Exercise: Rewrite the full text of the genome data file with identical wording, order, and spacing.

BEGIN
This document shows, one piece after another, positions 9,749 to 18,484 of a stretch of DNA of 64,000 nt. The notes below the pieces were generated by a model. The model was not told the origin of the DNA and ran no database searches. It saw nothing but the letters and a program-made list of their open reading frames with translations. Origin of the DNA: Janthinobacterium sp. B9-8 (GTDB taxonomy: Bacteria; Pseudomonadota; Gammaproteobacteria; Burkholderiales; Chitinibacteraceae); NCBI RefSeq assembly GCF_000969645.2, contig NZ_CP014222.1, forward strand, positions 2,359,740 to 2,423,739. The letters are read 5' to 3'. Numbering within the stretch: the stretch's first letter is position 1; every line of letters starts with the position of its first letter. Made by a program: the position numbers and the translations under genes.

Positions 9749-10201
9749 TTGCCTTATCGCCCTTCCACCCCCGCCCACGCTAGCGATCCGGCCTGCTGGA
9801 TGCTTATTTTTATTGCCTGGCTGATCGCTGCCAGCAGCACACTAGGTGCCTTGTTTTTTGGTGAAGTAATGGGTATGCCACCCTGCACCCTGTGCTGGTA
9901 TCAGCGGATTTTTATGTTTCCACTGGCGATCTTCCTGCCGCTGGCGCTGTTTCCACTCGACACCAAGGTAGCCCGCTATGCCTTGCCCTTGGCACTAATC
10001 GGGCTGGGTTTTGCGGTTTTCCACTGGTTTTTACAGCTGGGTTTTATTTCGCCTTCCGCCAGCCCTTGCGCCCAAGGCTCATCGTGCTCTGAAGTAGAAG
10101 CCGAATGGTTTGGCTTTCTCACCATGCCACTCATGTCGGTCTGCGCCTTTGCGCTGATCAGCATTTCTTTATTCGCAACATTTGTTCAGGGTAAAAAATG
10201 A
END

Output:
This document shows, one piece after another, positions 9,749 to 18,484 of a stretch of DNA of 64,000 nt. The notes below the pieces were generated by a model. The model was not told the origin of the DNA and ran no database searches. It saw nothing but the letters and a program-made list of their open reading frames with translations. Origin of the DNA: Janthinobacterium sp. B9-8 (GTDB taxonomy: Bacteria; Pseudomonadota; Gammaproteobacteria; Burkholderiales; Chitinibacteraceae); NCBI RefSeq assembly GCF_000969645.2, contig NZ_CP014222.1, forward strand, positions 2,359,740 to 2,423,739. The letters are read 5' to 3'. Numbering within the stretch: the stretch's first letter is position 1; every line of letters starts with the position of its first letter. Made by a program: the position numbers and the translations under genes.

Positions 9749-10201
9749 TTGCCTTATCGCCCTTCCACCCCCGCCCACGCTAGCGATCCGGCCTGCTGGA
9801 TGCTTATTTTTATTGCCTGGCTGATCGCTGCCAGCAGCACACTAGGTGCCTTGTTTTTTGGTGAAGTAATGGGTATGCCACCCTGCACCCTGTGCTGGTA
9901 TCAGCGGATTTTTATGTTTCCACTGGCGATCTTCCTGCCGCTGGCGCTGTTTCCACTCGACACCAAGGTAGCCCGCTATGCCTTGCCCTTGGCACTAATC
10001 GGGCTGGGTTTTGCGGTTTTCCACTGGTTTTTACAGCTGGGTTTTATTTCGCCTTCCGCCAGCCCTTGCGCCCAAGGCTCATCGTGCTCTGAAGTAGAAG
10101 CCGAATGGTTTGGCTTTCTCACCATGCCACTCATGTCGGTCTGCGCCTTTGCGCTGATCAGCATTTCTTTATTCGCAACATTTGTTCAGGGTAAAAAATG
10201 A